Gov. Tom Corbett wants to infuse schools with an extra $387 million — much of it from a program that would reward those that score higher in a new state assessment.
Better performing schools would have more flexibility to decide how to spend their share of a $240 million “Ready to Learn” block grant.
The program is designed to ensure money is spent on proven classroom strategies, said Education Secretary Carolyn Dumaresq. It would be based on scores calculated in the state’s new School Performance Profiles, unveiled last fall. Poor performing schools must use their grants for improving their pre-K to grade three curriculum and training to support early childhood education or science, technology and math. The best schools in the state can get part of a $1 million grant to share their secrets of success.
Corbett, who was widely expected to boost school spending in the budget released Tuesday, was hesitant to just fold new money into the $5.5 billion already given to schools through the basic education funding formula, Dumaresq said. That formula has been roundly criticized; the House recently voted to impanel a commission to devise a new way to divide education dollars.
Corbett’s new education plan drew its own share of critics. The Pennsylvania State Education Association dismissed the block grant as requiring schools to follow “a short list of state prescribed initiatives.” Democrats said the increase in school spending doesn’t make up for cuts in prior years.
“Pennsylvania students, taxpayers, teachers and administrators have had to absorb significant cuts over the past several years,” said Sen. John Wozniak, D-Cambria County. “The increase that is contained in this budget for education still leaves our school districts hurting. Plenty of ground still needs to be gained just to get even.”
Sen. Jay Costa, D-Allegheny, the Senate minority leader, said the $29.4 billion budget that Corbett introduced Tuesday is filled with “political talking points” and “one-time gimmicks” designed to improve his odds at reelection in November.
“This is a campaign budget,” Costa said.
Republicans defended Corbett’s budget and noted that the governor’s belt-tightening during his first three years in office put him in a position to increase school spending in the 2014-15 budget, which takes effect July 1. House Majority Leader Mike Turzai, R-Allegheny, said the expiration of federal stimulus money and a recession made that increase in school spending impossible until legislators could “right size” the government.
Sen. John Gordner, R-Columbia County, said this budget, which is Corbett’s fourth, is the best he has offered.
“He’s hitting the things people care about,” said Gordner, adding those items are jobs, education and health care.
Corbett’s plan depends largely on federal approval of a proposed alternative to Medicaid expansion under the federal Affordable Care Act, as well as a significant change to how the state operates its pensions. Neither is guaranteed.
Critics say the federal government is likely to reject Corbett’s Healthy PA plan because it requires beneficiaries to look for work and includes premium payments.
Republican lawmakers have defended it.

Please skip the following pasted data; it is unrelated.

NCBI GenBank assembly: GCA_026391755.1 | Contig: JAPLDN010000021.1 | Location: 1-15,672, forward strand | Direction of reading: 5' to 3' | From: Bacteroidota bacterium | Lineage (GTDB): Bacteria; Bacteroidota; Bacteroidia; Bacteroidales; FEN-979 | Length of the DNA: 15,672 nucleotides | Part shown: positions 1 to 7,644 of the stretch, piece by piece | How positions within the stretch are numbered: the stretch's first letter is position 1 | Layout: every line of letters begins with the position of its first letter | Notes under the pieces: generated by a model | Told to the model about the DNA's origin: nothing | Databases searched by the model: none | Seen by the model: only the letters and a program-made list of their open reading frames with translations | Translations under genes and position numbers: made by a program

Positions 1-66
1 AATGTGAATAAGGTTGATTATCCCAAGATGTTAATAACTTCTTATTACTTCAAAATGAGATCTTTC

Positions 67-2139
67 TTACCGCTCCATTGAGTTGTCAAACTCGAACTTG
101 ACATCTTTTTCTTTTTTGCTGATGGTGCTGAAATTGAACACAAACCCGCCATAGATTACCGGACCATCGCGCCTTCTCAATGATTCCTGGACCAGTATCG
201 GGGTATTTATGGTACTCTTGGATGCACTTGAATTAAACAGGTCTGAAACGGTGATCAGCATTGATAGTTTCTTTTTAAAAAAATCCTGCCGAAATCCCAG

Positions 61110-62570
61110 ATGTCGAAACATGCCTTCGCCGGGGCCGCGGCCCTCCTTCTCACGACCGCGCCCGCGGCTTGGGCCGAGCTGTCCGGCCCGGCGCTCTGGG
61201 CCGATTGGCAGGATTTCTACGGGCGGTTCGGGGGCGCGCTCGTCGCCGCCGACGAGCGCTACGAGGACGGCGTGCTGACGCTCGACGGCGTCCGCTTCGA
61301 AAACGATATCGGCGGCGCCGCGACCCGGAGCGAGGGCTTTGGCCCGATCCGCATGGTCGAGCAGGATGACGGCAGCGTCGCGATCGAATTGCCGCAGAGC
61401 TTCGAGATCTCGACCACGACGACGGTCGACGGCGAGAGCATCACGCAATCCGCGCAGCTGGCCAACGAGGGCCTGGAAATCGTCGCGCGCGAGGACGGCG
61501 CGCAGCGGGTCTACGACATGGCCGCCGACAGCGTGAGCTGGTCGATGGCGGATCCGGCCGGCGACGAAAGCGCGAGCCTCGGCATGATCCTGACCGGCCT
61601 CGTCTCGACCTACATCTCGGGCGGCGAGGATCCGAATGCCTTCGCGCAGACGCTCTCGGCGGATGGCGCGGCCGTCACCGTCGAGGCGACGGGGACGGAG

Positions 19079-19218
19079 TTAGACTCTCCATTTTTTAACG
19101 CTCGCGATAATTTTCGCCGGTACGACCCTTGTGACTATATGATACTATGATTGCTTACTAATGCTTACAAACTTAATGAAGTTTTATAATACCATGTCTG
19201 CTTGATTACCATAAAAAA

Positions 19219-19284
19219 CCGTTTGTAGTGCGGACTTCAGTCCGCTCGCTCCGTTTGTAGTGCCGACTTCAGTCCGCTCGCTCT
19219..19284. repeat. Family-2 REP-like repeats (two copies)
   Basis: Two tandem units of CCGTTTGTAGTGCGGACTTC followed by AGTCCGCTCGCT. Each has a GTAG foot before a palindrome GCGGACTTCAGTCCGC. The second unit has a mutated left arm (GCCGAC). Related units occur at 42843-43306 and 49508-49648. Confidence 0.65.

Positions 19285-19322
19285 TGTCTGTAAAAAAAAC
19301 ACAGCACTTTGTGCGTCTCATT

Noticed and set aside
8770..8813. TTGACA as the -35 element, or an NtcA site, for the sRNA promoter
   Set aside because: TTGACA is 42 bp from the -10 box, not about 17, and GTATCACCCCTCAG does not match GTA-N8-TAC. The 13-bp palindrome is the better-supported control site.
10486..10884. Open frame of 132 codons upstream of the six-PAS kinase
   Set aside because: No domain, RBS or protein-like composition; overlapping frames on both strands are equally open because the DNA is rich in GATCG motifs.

“Medicaid is broken,” said Gordner, who noted many doctors no longer accept Medicaid patients. Adding a half-million more patients doesn’t make sense, he said, without first correcting the problems with the program.
Even with savings from the Healthy PA plan, the state will spend $133 million to implement the federal Affordable Care Act, said Corbett’s budget secretary, Charles Zogby.
Corbett also wants the Legislature to reduce contributions this year to the two major pension funds for public employees — saving the state $170 million and local school districts another $131 million. To help address pension costs, Corbett proposes moving $225 million in investments and cash reserves from a tobacco settlement and health investment venture account.
Zogby said Corbett hopes the Legislature enacts a long-term pension reform this spring that addresses the funds’ growing costs. Without action, the Corbett administration has said the state’s annual contribution will grow by $600 million in the coming budget.
Some lawmakers agreed that the state desperately needs pension reform.
“The costs are going to kill us,” said Sen. Elder Vogel, R-Lawrence County.
Democrats did find some things to support in Corbett’s budget.
Rep. Bryan Barbin, D-Cambria County, said he agrees the state needs to capitalize on the growth of its energy sector. The state can’t just export natural gas, he said. It should also seek ways to harness that resource to power business development.
A strong advocate of natural gas development, Corbett Tuesday touted Pennsylvania’s emergence as the nation’s second-largest producer of natural gas.
State Rep. Jaret Gibbons, D-Lawrence County, said he is pleased the governor wants to spend more on early childhood education and college scholarships. Corbett proposes adding $21 million to a variety of preschool intervention programs, as well as a scholarship that provides merit-based awards of $2,000 to low- and middle-income students to attend college in state.
Gibbons, a member of the Higher Education Assistance Agency, said middle-class students struggle to pay for a college education without piling up mountains of debt.
What’s county getting?
Following is a list of school districts in Lawrence County and their 2013-14 state allocations.
The school year’s allocation is followed by the amount proposed for each district from the Ready to Learn block grant.
•Ellwood City — $11.25 million, $485,688
•Laurel — $7.5 million; $333,845
•Mohawk — $9.8 million; $398,381
•Neshannock — $3.1 million; $192,849
•New Castle — $22.1 million; $1.07 million
•Shenango — $7.2 million; $285,460
•Union — $4.6 million; $205,704
•Wilmington — $5.6 million; $287,586.